What we don’t delve into are the detailed recommendations for the user interface and its functionality. In the past, we used wireframes to discuss these topics because they communicate a lot of information i.e. helped to illustrate how big the events and news listings should be, did a good job of displaying content ideas for the main feature, clarified the links that should be in the header or footer, and lots more.

On the other hand, they were also the cause of a many misunderstandings. For example, clients would become used to the exact placement of the calls to action long before designers and, more importantly, users had a chance to provide feedback.

As a creative tool, it was visually underwhelming and caused our client interactions to lean more towards frustrating than exciting. Our meetings should’ve revolved around options for sustainability and content hierarchy, not copywriting or color. Long story short, we found that we had problems that needed to be solved quickly.

Website Design Best Practices

A lot of the thinking that goes into the best practices in interface prototyping is used in industries that are more nimble and who have a shorter sales cycle. For example, when app developers are trying to make certain that they interfaces encourage fast, inexpensive downloads, its makes sense to utilize wireframing tools to test button placements, headline sizes, and other layout-related features.

On the other hand, sites that cater to higher education like (Vox, Amazon, etc.) have hybrid communication goals and lean teams. The reality of this situation forces them to make choices that will meet their disparate goals while simultaneously expressing brand strengths. This challenge is met by creating excellent, well-organized imagery and copy.

The Importance of Content Sustainability

Believe it or not, digital content doesn’t appear out of thin air. When you consider the lean communication resources that are typical of most institutions, it is recommended that new people are brought in. This is because the importance of real content to the success of visual presentations must be stressed and makes it necessary to hire fresh blood; which will help the end product reach its potential in the long term.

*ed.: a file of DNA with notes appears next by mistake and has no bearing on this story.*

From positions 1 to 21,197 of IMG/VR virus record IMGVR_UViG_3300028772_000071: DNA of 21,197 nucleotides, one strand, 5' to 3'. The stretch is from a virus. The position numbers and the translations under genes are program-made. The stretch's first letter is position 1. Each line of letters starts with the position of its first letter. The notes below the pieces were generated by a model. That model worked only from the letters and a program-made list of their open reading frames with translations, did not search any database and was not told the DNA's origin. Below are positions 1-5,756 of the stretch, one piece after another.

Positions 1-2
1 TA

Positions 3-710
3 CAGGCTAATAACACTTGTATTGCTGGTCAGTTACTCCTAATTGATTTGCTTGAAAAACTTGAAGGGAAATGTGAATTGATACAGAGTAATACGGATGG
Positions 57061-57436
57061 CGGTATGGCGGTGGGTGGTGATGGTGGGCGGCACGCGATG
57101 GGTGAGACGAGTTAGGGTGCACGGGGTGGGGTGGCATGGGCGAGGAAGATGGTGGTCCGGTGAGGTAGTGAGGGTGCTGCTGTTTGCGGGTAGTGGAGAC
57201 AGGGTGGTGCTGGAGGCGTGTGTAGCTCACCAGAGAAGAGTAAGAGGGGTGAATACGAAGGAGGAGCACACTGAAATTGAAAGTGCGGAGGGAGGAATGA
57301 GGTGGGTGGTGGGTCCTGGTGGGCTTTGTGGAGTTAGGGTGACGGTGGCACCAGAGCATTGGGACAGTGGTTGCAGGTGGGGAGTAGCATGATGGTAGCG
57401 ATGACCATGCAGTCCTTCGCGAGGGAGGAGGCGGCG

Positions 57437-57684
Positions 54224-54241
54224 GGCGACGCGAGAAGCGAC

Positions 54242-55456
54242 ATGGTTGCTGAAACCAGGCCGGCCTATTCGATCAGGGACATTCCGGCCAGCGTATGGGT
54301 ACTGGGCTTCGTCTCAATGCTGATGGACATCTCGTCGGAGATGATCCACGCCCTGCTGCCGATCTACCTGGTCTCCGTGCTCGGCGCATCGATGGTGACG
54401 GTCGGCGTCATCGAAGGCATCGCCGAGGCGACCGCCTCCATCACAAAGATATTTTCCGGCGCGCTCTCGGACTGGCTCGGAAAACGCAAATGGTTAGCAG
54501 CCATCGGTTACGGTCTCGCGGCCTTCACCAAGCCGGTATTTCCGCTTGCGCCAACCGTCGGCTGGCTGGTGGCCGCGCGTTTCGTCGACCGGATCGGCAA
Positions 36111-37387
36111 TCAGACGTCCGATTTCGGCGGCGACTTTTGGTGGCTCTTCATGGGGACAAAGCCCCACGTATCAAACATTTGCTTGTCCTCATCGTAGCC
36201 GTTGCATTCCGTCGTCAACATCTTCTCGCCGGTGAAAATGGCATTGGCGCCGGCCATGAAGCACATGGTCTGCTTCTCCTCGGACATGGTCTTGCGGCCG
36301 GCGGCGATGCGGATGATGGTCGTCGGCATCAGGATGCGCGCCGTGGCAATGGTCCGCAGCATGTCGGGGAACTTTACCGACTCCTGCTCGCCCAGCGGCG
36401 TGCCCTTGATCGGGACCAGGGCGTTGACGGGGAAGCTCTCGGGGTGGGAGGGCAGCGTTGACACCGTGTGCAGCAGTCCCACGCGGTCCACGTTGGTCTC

Because these clients have to get a lot done with few resources, content sustainability must be the primary goal. The interface is important but, it’s rare for a director to make a fuss over button style or breakpoint. However, when it comes to things like exact packaging for feature stories, the details can be debated for an inordinate amount of time; like weeks or months.

With that being said, our company cares deeply about the functionality and design of our client’s final interface but, we also want to help put them in the best position for their long term success.

In addition, we want our UX designers to grasp the full concept of content. In this way, they will be able to develop interface solutions that are well thought out and that display a realistic, sustainable content hierarchy. It must be stressed that content sustainability is important and should have its own phase that is free of moving elements and boxes.

It is for the reasons stated above that we no longer utilize interface-focused prototype.

This change in our design practices means that our prototypes no longer utilize Latin text for filler. Instead, we find that our design is optimized from the very beginning. When we stopped using placeholder content as a crutch, more attention was paid to the interface of the site; albeit at a later phase in the project. This approach isn’t right for every client base or design firm however, with certain clients, it’s a major improvement.

Get started on your project today.